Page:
It was also facing increasing competition from the likes of Mercedes-Benz, Audi, BMW and Lexus. Cadillac, at a vast rate of knots, was in danger of becoming an also-ran in its home country.
In order to restore some glamour to its brand, the company rolled out a new 'art and science' strategy in late 1999. 'Art' defined Cadillac's sharp new design language, while 'science' predictably represented the ways in which the company would showcase its engineering capabilities.
On the 'science' front, Cadillac had several options. For example, it had reputedly been studying ways to improve the safety of night-time driving since 1984. Because safety was becoming an increasingly important consideration among buyers, a flagship technology would be of great benefit.
Three types were available at the time. The first was the straightforward image intensifier; this would capture even the dimmest incoming light and output it on frequencies visible to the human eye, granting an 'intensified' view of the scene ahead. Improvements could be achieved by adding an infrared light, not visible to the human eye, which would deliver a far clearer, sharper view - a set-up called 'active illumination'.
Both could struggle when faced with bright light sources, such as oncoming headlights, making them less suitable for automotive use at the time. The third type, thermal imaging, appeared more suitable. The cameras, which measure the difference in temperature between objects by capturing thermal radiation, couldn't be dazzled and didn't deteriorate in rain or fog.
None were new technologies, at this point, mind. Hungarian physicist and inventor Kalman Tihanyi had developed the first infrared-sensitive camera in 1929, in order to allow anti-aircraft gunners a better chance of spotting targets at night. The Germans later outfitted limited numbers of Panther tanks, anti-tank guns and infantry weapons with active infrared illumination in the mid-1940s. For example, the 7.92mm 'StG 44' assault rifle was offered with a night vision scope dubbed 'Vampir'.
The American Department of Defence, frustrated by the warm-up time of cooled infrared systems, had started throwing money at the problem in the 1980s. After all, a system that could let a tank's gunner see at night wasn't much good if, in those few critical moments, the tank had already been engaged and knocked out.
Subsequently, Texas Instruments' Defence Systems and Electronics division - which produced electro-optical systems, missiles and more - found itself on the receiving end of a large DoD contract, the aim of which was to develop sensors with reduced warm-up times. The company's efforts led to the development of uncooled detectors, which operated in a wide range of conditions. Besides being far less expensive, they were also smaller.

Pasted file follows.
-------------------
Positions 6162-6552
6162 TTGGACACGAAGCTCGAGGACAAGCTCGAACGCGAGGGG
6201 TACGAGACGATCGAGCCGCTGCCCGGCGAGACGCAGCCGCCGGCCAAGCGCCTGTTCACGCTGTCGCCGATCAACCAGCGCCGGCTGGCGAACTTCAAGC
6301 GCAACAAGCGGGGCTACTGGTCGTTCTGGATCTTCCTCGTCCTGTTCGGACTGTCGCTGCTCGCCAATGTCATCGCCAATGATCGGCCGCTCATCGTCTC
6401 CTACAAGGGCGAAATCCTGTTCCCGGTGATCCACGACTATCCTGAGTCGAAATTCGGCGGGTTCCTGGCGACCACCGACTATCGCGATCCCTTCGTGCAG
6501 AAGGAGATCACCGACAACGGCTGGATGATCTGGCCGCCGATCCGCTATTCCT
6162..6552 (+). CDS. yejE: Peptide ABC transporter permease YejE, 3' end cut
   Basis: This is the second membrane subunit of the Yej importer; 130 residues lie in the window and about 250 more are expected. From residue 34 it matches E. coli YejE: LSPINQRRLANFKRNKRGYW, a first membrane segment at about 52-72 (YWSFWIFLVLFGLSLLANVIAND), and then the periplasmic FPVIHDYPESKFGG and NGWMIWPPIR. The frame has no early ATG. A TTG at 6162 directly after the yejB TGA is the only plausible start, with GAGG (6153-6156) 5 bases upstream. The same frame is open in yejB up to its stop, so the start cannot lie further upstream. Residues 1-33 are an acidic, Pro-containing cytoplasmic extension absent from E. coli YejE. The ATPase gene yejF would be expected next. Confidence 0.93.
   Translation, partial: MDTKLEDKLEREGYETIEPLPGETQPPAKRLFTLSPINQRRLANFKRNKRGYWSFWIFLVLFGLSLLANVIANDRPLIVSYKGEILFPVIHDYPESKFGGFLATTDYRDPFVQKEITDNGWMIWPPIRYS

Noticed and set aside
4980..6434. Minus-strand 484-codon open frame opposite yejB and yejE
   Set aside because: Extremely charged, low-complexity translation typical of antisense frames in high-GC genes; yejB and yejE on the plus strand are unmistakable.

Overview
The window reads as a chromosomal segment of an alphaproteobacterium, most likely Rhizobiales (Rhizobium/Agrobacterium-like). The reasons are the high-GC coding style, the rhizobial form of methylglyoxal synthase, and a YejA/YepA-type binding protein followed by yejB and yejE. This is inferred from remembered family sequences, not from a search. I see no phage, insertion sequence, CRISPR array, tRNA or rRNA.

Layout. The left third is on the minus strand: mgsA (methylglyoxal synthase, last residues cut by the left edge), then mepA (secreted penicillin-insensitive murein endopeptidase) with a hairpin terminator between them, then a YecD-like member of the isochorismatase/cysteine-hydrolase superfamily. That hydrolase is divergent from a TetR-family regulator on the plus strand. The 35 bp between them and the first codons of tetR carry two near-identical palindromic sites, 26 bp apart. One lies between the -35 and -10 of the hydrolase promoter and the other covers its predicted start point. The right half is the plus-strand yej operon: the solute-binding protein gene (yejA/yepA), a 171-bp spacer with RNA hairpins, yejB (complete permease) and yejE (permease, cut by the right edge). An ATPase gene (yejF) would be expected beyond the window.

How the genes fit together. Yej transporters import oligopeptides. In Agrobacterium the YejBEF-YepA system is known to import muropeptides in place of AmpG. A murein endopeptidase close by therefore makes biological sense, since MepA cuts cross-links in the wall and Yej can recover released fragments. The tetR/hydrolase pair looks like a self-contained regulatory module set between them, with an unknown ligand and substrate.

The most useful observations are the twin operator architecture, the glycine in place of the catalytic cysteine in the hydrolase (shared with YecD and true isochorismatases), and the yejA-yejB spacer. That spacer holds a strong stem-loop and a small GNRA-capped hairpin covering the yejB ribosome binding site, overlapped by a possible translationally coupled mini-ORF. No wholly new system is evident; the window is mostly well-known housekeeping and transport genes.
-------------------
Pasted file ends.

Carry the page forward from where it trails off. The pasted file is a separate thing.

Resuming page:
By 1992 the uncooled thermal imaging cameras had been declassified and efforts had begun to market them to other businesses. Texas Instruments, it transpired, had been attempting to develop an automotive night vision system for eight years by that point. With the new uncooled detectors to hand, a commercial system was suddenly viable.
Around this time, however, US military electronics specialist Raytheon was looking to strengthen its position in the defence market - and Texas Instruments was losing interest in its military division, as competition was strong and profits were falling. A little consolidation would help its core business survive so, in 1997, it sold its defence systems unit to Raytheon - along with everything relating to the NightSight.
Cadillac's parent company, General Motors, also sold its electronic defence arm - Hughes Electronics, which had also researched automotive night vision - to Raytheon in the same year. GM was aware of the NightSight and, now that the two companies had established a relationship, it made sense for it to take advantage of what was now Raytheon technology. The new Cadillac Deville was due in late 1999 and the NightSight would help the flagship saloon fulfil the 'science' part of the brand's new strategy.
The resulting product, simply called 'Night Vision' by Cadillac, used an uncooled thermal imaging camera mounted in the grille. The image was relayed to the driver via a Delphi-Delco Electronics-developed head-up display, making it easier for drivers to see hazards ahead. At launch, it cost $2,000.
The system was later rolled out in the Hummer H1 and H2. Toyota then ventured into the night vision game in 2002, introducing an active infrared intensification night vision system called 'Night View' in the Lexus LX470 and Landcruiser. Mercedes-Benz wasn't far behind, releasing a similar system in the 2005 W221-generation S-Class.
While Cadillac's night vision set-up initially proved popular, however, cost and image quality issues led the company to withdraw it in 2005. It undoubtedly had benefits compared to image intensification systems but the image quality wasn't as good and in warm conditions its capabilities lessened considerably. It wasn't until 2015, with the launch of the flagship CT6, that the technology had developed enough to warrant its reintroduction.